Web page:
The following tables disaggregate the Company’s revenue by major market:

 

 

 

 

 

 

 

 

 

 

 

 

 

 

 

 

 

 

 

 

For the Quarter Ended March 31, 2019

 

 

 

Material

Handling

 

 

Distribution

 

 

Inter-company

 

 

Consolidated

 

Consumer

 

$

17,785

 

 

$

 

 

$

 

 

$

17,785

 

Vehicle

 

 

22,520

 

 

 

 

 

 

 

 

 

22,520

 

Food and beverage

 

 

25,149

 

 

 

 

 

 

 

 

 

25,149

 

Industrial

 

 

37,497

 

 

 

 

 

 

(10

)

 

 

37,487

 

Auto aftermarket

 

 

 

 

 

36,174

 

 

 

 

 

 

36,174

 

Total net sales

 

$

102,951

 

 

$

36,174

 

 

$

(10

)

 

$

139,115

 

 

 

 

For the Quarter Ended March 31, 2018

 

 

 

Material

Handling

 

 

Distribution

 

 

Inter-company

 

 

Consolidated

 

Consumer

 

$

17,231

 

 

$

 

 

$

 

 

$

17,231

 

Vehicle

 

 

25,543

 

 

 

 

 

 

 

 

 

25,543

 

Food and beverage

 

 

37,657

 

 

 

 

 

 

 

 

 

37,657

 

Industrial

 

 

36,378

 

 

 

 

 

 

(22

)

 

 

36,356

 

Auto aftermarket

 

 

 

 

 

35,781

 

 

 

 

 

 

35,781

 

Total net sales

 

$

116,809

 

 

$

35,781

 

 

$

(22

)

 

$

152,568

 

 

Revenue is recognized when obligations under the terms of a contract with customers are satisfied. In both the Distribution and Material Handling segments, this generally occurs with the transfer of control of the Company’s products.  This transfer of control may occur at either the time of shipment from a Company facility, or at the time of delivery to a designated customer location. Obligations under contracts with customers are typically fulfilled within 90 days of receiving a purchase order from a customer, and generally no other future obligations are required to be performed.  The Company does not enter into any long-term contracts with customers greater than one year.  Based on the nature of the Company’s products and customer contracts, the Company has not recorded any deferred revenue, with the exception of cash advances or deposits received from customers prior to transfer of control of the product. These advances are typically fulfilled within the 90 day time frame mentioned above.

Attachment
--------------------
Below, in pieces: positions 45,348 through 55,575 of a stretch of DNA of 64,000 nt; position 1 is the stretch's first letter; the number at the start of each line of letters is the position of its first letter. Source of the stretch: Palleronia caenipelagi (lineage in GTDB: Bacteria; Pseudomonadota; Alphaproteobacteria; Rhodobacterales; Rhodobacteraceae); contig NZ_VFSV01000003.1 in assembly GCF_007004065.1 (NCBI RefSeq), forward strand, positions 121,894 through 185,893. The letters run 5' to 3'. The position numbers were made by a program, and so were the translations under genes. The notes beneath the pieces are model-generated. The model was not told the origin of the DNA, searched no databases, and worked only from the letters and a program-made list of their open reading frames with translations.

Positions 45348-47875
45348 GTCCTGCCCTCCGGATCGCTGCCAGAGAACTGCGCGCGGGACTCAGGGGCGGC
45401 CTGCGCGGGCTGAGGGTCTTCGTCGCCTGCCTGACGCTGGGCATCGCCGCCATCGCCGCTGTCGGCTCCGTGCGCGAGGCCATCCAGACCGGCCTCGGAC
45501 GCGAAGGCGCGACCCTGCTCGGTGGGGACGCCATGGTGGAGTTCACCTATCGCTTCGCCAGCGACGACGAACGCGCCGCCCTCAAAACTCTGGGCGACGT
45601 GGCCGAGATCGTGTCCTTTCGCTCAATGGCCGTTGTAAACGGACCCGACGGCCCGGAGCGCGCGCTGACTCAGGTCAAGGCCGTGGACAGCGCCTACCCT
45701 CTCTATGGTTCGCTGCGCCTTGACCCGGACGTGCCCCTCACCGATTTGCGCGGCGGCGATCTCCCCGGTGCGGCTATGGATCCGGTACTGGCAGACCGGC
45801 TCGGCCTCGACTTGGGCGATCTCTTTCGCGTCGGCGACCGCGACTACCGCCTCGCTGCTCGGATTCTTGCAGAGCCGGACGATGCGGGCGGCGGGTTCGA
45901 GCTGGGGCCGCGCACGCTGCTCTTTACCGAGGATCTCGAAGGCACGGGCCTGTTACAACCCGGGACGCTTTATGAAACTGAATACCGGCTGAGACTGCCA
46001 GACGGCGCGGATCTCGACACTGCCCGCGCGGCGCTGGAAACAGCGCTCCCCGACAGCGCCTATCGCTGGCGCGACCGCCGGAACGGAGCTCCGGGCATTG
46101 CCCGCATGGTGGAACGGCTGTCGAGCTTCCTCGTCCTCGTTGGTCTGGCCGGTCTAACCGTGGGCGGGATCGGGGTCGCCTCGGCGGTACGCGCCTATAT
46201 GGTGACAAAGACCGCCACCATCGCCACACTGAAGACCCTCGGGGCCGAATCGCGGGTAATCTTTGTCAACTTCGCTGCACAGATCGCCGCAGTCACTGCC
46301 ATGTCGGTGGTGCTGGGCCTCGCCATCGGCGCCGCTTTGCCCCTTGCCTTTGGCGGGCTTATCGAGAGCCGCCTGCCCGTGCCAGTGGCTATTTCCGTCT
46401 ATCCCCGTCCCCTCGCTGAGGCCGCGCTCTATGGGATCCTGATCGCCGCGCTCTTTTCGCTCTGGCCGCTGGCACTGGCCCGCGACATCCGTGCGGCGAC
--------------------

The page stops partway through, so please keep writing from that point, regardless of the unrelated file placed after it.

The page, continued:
Revenue is measured as the amount of consideration the Company expects to receive in exchange for transferring the products.  Certain contracts with customers include variable consideration, such as rebates or discounts.  The Company recognizes estimates of this variable consideration each period, primarily based on the most likely level of consideration to be paid to the customer under the specific terms of the underlying programs.  While the Company’s contracts with customers do not generally include explicit rights to return product, the Company will in practice allow returns in the normal course of business and as part of the customer relationship.  Thus, the Company estimates the expected returns each period based on an analysis of historical experience.  For certain businesses where physical recovery of the product from returns occurs, the Company records an estimated right to return asset from such recovery, based on the approximate cost of the product.

Amounts included in the Condensed Consolidated Statement of Financial Position (Unaudited) related to revenue recognition include:

 

 

 

March 31,

 

 

December 31,

 

 

Statement of Financial

Position

 

 

2019

 

 

2018

 

 

Classification

Returns, discounts and other allowances

 

$

(1,122

)

 

$

(1,169

)

 

Accounts receivable

Right of return asset

 

 

503

 

 

 

535

 

 

Inventories, net

Customer deposits

 

 

(167

)

 

 

(806

)

 

Other current liabilities

Accrued rebates

 

 

(1,820

)

 

 

(2,559

)

 

Other current liabilities